Protecting Yourself And Your Art : Social Media And The Fight For Ownership

993 Words4 Pages
Michael A. Thomas
Dr. Wendy L. Chrisman
LIBA 1290: Writing & the Arts
18 February 2017
Statement of Intention Draft #1
Protect yourself & your art: Social Media and the fight for ownership In this time and age of fluid copyright in open source platforms social media has created amazing groups of followers, and has increased core exposure for creatives, but with the good comes the adverse: exploitation, degradation and destruction of a creatives’ work and concepts without consultation or concern. “Copyright” is the exclusive legal right, given to an originator or an assignee to print, publish, perform, film, or record literary, artistic, or musical material, and to authorize others to do the same (Oxford English Dictionary). supports the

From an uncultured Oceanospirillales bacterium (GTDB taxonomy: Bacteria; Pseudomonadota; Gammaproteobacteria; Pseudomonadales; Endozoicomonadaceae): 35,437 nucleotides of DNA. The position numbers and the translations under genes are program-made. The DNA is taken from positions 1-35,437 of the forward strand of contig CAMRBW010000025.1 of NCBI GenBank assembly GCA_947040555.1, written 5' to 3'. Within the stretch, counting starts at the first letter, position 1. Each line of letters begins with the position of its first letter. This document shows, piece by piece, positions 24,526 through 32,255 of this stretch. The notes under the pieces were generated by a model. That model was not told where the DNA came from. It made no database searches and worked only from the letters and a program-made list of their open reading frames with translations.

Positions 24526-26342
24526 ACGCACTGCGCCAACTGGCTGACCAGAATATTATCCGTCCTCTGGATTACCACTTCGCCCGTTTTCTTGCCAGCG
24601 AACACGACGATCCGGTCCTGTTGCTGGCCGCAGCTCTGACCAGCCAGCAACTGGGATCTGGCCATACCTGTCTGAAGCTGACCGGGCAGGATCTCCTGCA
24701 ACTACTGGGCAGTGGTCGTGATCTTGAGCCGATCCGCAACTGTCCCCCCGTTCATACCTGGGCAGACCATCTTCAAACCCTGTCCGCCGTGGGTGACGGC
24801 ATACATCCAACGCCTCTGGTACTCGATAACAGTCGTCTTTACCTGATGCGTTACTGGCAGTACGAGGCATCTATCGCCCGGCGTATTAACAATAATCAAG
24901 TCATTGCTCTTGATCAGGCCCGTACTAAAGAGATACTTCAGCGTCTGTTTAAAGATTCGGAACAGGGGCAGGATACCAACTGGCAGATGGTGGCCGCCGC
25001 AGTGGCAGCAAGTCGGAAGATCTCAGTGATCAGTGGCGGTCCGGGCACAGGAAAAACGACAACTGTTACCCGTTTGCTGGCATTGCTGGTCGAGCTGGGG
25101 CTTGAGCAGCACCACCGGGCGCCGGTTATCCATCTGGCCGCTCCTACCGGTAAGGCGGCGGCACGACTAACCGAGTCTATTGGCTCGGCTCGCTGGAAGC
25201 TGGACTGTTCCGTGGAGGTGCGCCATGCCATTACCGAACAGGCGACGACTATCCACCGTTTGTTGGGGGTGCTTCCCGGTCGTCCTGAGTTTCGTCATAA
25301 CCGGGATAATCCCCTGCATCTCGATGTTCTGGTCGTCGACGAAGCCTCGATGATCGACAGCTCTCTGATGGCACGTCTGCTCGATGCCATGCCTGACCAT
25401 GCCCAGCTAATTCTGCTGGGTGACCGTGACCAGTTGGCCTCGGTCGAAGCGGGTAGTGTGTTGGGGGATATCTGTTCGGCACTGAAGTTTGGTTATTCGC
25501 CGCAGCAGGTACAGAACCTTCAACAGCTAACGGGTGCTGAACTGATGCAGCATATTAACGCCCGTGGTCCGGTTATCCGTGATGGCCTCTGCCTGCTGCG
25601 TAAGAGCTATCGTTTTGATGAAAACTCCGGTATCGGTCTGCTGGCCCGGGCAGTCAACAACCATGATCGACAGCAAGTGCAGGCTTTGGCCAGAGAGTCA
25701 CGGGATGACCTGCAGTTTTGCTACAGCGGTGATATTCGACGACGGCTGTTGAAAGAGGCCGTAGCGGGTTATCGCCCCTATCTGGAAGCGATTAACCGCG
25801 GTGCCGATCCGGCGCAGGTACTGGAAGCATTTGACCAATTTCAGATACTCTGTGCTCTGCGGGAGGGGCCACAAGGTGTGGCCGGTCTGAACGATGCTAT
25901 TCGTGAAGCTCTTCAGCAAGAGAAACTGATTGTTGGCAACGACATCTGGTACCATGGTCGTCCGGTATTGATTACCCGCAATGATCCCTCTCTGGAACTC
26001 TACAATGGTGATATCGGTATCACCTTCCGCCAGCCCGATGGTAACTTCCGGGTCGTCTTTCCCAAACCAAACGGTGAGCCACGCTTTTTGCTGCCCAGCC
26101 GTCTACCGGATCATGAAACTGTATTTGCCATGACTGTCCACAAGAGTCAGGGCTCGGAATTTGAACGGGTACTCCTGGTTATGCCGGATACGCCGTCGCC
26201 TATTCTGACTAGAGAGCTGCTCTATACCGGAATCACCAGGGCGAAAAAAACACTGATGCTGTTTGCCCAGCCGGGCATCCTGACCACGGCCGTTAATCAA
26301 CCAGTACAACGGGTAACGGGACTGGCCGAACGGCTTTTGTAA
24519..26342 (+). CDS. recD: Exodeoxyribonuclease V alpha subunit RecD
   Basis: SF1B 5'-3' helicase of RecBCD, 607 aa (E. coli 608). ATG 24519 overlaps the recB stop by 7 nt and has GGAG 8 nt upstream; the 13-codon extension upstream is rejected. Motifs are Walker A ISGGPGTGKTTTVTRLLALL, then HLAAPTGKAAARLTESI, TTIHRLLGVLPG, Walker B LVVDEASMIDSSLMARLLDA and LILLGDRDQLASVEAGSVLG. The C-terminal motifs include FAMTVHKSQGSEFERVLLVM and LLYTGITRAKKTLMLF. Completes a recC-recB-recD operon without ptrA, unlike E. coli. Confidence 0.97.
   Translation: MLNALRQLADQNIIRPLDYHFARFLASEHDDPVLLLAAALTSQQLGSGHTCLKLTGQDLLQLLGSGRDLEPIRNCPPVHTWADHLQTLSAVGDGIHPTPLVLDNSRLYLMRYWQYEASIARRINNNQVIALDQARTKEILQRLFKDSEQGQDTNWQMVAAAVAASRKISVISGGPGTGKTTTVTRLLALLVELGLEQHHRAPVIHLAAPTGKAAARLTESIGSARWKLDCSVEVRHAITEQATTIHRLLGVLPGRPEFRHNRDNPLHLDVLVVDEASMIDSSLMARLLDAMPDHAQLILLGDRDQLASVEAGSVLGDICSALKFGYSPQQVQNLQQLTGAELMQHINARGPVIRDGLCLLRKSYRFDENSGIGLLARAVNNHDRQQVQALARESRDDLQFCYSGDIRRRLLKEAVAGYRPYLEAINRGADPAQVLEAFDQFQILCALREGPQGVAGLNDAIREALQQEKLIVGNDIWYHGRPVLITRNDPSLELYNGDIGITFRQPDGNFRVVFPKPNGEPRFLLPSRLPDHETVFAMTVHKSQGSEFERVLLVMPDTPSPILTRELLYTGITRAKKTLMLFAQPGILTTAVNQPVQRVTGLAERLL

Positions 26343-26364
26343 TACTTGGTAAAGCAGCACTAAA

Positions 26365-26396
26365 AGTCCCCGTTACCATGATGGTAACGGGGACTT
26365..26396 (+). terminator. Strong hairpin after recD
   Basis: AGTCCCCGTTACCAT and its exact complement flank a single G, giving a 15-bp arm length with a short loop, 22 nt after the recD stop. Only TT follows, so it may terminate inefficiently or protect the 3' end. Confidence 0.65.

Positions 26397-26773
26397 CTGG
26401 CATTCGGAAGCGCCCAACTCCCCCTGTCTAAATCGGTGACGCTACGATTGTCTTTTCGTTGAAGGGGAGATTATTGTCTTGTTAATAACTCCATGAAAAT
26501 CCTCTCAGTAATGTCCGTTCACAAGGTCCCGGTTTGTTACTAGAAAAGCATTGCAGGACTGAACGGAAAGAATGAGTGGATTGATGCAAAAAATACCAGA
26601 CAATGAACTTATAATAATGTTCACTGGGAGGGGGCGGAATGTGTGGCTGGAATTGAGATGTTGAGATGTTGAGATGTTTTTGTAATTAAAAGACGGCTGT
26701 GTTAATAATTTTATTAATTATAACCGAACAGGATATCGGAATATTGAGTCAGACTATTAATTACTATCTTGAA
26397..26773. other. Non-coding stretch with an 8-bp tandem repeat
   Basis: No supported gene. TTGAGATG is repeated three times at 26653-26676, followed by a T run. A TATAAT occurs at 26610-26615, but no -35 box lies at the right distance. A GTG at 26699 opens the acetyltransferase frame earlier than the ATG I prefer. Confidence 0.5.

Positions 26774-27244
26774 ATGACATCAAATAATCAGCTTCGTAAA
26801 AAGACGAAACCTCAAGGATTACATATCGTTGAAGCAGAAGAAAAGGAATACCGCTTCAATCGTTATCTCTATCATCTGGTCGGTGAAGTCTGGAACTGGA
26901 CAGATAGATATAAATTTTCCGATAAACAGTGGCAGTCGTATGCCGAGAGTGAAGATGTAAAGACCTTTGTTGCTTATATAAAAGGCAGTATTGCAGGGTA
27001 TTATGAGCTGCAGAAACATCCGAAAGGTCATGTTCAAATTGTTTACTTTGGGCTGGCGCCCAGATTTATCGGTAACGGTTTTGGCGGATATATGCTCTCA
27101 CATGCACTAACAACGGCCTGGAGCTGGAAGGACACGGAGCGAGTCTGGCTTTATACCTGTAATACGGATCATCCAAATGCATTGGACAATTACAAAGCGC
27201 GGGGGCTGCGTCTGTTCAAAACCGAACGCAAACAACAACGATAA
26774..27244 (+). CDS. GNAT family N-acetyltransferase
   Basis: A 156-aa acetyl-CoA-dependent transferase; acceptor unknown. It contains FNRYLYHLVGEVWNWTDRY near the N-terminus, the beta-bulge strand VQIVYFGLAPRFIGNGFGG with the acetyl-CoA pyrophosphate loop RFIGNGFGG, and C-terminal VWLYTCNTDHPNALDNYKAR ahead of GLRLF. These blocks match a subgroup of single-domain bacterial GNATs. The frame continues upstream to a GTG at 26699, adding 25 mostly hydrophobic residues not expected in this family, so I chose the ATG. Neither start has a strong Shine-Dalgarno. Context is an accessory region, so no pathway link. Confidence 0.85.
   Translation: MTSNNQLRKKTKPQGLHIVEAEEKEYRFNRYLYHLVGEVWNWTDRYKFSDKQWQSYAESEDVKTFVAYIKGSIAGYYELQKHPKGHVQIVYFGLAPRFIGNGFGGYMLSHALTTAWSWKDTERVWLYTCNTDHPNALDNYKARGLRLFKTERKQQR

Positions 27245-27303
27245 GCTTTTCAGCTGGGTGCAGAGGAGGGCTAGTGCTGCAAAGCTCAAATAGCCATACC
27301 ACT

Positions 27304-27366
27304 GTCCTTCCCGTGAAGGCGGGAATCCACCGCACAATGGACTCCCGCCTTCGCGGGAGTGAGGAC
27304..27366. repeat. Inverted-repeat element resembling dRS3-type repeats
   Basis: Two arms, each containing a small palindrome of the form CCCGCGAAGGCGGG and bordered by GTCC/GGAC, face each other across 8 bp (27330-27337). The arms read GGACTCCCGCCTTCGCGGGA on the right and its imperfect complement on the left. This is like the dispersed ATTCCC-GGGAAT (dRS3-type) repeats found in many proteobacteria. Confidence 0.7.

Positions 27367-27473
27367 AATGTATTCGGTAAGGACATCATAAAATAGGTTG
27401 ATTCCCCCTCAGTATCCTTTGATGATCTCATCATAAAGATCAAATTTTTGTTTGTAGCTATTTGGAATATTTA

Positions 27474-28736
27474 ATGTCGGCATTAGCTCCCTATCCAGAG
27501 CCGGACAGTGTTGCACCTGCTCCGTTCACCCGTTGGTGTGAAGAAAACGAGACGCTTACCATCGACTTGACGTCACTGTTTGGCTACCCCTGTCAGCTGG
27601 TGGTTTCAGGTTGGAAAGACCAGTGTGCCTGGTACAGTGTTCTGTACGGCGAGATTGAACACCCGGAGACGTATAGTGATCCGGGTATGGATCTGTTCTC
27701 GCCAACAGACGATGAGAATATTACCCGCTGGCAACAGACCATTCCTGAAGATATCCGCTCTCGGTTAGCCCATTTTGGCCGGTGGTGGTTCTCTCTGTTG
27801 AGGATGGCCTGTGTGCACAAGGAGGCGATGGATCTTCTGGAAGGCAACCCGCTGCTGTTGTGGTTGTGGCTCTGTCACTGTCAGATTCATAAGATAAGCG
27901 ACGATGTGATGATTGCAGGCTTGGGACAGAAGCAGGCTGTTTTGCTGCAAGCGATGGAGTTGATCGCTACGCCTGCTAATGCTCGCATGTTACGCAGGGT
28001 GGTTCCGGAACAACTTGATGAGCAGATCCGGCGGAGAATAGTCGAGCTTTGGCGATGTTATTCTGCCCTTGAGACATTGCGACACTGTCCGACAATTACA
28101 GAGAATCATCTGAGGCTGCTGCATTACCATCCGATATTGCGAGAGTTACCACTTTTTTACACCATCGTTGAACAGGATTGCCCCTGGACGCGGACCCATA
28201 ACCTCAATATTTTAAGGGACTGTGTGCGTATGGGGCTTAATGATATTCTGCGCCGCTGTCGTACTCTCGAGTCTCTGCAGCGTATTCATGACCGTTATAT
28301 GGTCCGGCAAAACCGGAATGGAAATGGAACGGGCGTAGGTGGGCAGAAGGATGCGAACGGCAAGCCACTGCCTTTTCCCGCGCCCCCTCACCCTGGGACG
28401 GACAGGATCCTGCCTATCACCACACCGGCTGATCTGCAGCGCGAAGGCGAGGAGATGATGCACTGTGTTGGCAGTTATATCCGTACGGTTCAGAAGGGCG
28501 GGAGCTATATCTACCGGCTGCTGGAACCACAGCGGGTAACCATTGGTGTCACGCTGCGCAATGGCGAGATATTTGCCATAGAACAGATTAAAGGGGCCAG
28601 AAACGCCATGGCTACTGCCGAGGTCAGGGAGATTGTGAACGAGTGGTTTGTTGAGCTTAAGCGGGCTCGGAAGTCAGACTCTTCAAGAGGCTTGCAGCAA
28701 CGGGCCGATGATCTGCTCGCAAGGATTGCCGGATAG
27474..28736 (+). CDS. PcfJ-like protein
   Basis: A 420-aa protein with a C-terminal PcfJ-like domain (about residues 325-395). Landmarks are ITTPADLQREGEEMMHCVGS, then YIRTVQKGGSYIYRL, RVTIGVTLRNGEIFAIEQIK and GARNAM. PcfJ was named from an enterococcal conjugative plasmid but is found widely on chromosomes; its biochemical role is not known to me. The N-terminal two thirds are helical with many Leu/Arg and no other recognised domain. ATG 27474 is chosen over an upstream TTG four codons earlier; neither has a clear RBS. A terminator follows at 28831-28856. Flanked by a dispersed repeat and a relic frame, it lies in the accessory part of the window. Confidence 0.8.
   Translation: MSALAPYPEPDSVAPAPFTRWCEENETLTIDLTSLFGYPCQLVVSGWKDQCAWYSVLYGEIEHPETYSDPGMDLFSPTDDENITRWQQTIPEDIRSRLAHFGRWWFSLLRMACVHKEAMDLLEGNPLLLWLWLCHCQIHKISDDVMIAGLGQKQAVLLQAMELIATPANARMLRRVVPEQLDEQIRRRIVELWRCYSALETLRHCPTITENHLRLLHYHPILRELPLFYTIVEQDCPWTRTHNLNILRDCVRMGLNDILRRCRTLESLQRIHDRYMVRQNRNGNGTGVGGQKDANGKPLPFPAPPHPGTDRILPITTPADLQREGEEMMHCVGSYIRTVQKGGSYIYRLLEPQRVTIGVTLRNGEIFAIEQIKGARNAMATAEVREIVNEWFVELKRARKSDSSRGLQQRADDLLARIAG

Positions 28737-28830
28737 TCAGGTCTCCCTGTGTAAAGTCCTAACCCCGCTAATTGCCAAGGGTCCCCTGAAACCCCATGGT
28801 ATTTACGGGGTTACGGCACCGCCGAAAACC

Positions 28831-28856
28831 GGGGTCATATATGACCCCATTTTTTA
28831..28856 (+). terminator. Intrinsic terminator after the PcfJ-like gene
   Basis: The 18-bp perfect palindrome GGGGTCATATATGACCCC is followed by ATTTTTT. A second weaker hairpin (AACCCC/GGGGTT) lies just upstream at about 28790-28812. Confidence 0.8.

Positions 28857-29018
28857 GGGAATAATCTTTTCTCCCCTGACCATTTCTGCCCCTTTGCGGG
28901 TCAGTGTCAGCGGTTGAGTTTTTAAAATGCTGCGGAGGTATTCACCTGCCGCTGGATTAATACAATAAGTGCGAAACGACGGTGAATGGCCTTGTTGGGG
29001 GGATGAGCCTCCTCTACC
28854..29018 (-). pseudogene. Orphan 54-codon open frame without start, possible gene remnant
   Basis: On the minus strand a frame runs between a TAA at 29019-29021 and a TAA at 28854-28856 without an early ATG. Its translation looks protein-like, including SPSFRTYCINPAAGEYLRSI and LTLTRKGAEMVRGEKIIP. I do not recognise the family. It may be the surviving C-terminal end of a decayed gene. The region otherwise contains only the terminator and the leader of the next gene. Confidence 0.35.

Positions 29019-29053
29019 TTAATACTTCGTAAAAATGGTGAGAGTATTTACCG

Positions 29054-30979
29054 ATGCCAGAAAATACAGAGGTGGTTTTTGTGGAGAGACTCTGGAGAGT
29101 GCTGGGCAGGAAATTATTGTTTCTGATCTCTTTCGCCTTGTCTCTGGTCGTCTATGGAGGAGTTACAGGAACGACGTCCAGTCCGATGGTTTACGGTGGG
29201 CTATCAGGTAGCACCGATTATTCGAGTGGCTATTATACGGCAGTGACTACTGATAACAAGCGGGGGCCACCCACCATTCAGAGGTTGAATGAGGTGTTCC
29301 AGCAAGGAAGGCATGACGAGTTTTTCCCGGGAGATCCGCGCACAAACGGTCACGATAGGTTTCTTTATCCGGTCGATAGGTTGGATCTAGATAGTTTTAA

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Creatives expanding on other creator’s artwork whether it is written, designed, scored, or painted without attributing the origin of thought or concept. This can be explored by considering a multitude of cases that have plagued the creative world over this past year to include: Patrick Cariou vs Richard Prince in the United States District Courts of copyright infringement this was an extreme case in which a whole gallery of art not only violated the fair use in my opinion but managed to have a manipulation of the copyright, and in this case, but it wasn’t the case as the litigation drove forward. In this case, specifically it worked out for Prince this was not a good thing rather a technicality that helped him to find a loophole. Copyright law states that if a work is “transformative” altering the original with new expression, meaning, or message. (Dictionary.com) then it falls under fair use and in the case of Cariou and Prince 25 out of the 30 pieces were found to be in the guidelines of the fair use law and the final 5 were sent forward to a second court. Though this case had a loose adaptation of what was fair use is there are other ones that didn’t fare well for the manipulation of the art and law that protects it. In the case of David Bowie and Queen vs. Vanilla Ice there was a more blatant destruction and capitalization of another artist work by misunderstanding of the music industry’s law of plagiarism and copyright. In 1990 Vanilla Ice

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